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2 Cousins Productions presents

The Joy of Sox:
'Weird Science'
and the Power of Attention

Dr. Eric Leskowitz's provocative Op-Ed in the Boston Globe has jumpstarted the production of the documentary film, "The Joy of Sox: 'Weird Science' and the Power of Attention." The film will touch all the bases from Western science to Eastern metaphysics -- Dr. Leskowitz will explore the physics of the home field advantage, the power of Red Sox Nation's attention from a distance, and the phenomenon of "conditioned spaces," that is, Fenway Park.

Visit the Joy of Sox Movie website for more information.

The "Joy of Sox" documentary illuminates the overlap between the seemingly separate worlds of subtle energy science and baseball fandom. Several esoteric scientific concepts – intercessory prayer, the power of attention, and the memory of water – are made real by focusing on their applications to the sports phenomenon of the “home field advantage”.

Using the story of the Boston Red Sox as an example, the Joy of Sox combines interviews with leading-edge scientists, noted baseball commentators, fans, and the players themselves to show how the interactions between fan and player are far more subtle, and far more profound, than we’d ever imagined.

In production now: Having shot one day at Fenway, we are planning additional shooting throughout the winter, during spring training and on Opening Day. We've obtained tentative commitments
from Dr. Larry Dossey, author of "Healing Words"; William Tiller PhD, Emertus Professor at Stanford University and commentator on "What the Bleep?", Rollin McCraty PhD, HeartMath Institute and Peter Gammons from ESPN.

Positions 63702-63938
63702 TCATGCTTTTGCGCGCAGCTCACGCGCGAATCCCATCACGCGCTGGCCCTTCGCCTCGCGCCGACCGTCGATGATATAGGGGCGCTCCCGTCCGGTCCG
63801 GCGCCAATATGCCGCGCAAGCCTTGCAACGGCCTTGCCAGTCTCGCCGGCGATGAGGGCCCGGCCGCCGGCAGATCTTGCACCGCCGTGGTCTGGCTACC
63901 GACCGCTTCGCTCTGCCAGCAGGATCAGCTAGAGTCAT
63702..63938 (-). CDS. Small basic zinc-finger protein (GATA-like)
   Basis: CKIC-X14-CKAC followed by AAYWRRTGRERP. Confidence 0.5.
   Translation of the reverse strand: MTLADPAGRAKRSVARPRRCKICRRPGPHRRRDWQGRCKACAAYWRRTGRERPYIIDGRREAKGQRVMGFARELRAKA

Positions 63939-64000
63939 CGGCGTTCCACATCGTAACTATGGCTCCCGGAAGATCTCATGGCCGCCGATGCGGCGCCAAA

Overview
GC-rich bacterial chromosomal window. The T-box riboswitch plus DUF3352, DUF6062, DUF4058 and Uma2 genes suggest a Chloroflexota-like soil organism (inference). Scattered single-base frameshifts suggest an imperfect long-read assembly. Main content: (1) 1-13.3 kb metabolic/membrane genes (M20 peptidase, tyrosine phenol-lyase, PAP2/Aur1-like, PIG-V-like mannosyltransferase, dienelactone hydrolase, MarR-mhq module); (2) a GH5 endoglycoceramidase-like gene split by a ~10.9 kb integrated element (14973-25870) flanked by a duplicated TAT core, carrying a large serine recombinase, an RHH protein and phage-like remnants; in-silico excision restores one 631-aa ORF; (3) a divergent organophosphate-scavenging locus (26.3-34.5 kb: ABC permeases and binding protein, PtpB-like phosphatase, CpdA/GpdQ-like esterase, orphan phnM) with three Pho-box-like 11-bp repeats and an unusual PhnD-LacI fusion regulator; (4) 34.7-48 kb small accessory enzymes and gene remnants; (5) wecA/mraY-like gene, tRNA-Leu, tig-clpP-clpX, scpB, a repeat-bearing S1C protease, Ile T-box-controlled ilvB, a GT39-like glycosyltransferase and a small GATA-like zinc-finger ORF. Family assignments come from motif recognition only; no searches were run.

2 Cousins Productions is comprised of, yes, two cousins. Cousin Eric, of Needham, MA, and cousin Joey, originally from Bethany CT, took very different routes to finally merging their talents in the making The Joy of Sox movie. Eric traveled the path of medicine and branched into alternative medicine, while Joey dived in the deep end by transcending daily living in an Indian ashram, and then returning to build a successful video production company.

Cousin Eric Leskowitz, MD,
is a board certified psychiatrist with the Pain Management Program at Spaulding Rehabilitation Hospital in Boston. He has an appointment with the Department of Psychiatry of Harvard Medical School, directs the hospital’s Integrative Medicine Task Force, and has organized several conferences on the topic of Complementary and Alternative Medicine in Rehabilitation. He edited a recent text of the same name (Churchill Livingstone, 2003), and has written and lectured widely on the field of energy medicine.

Cousin Joel Leskowitz is an award-winning producer who's worked with Al Gore, Deepak Chopra, Ram Dass, Joe Namath, and many other authors, athletes and healers. His work has appeared on PBS, the major networks and cable stations. He has produced shows ranging from "Ayur Veda: The Science of Life," and "Gandharva Veda: The Traditional Music of India," to "Poets Against the War," “On Creating Health,” and "SMILE!," a customer service training program for Fortune 1000 companies. Before embarking on his career in film and video, Joel traveled the world as a teacher of meditation. More about Joel at his website.

Here's the Op-Ed that spurred our documentary production.

The Boston Globe
Can 'weird science' save the Sox?
By Eric Leskowitz | September 26, 2005

DESPERATE TIMES call for desperate measures, and with this year's Red Sox season in real danger of unraveling, it's time to get help from previously unrecognized sources. We can use some arcane research to pull this one out of the hat by utilizing the latest findings in the ''weird science" of subtle energy medicine and nonlocal phenomena. In fact, there's good scientific data to show that last year's World Series MVP was not Manny Ramirez, but Red Sox Nation and the magic of Fenway Park. It all comes down to the home field advantage and how you, the couch potato reader, can use science to maximize that edge.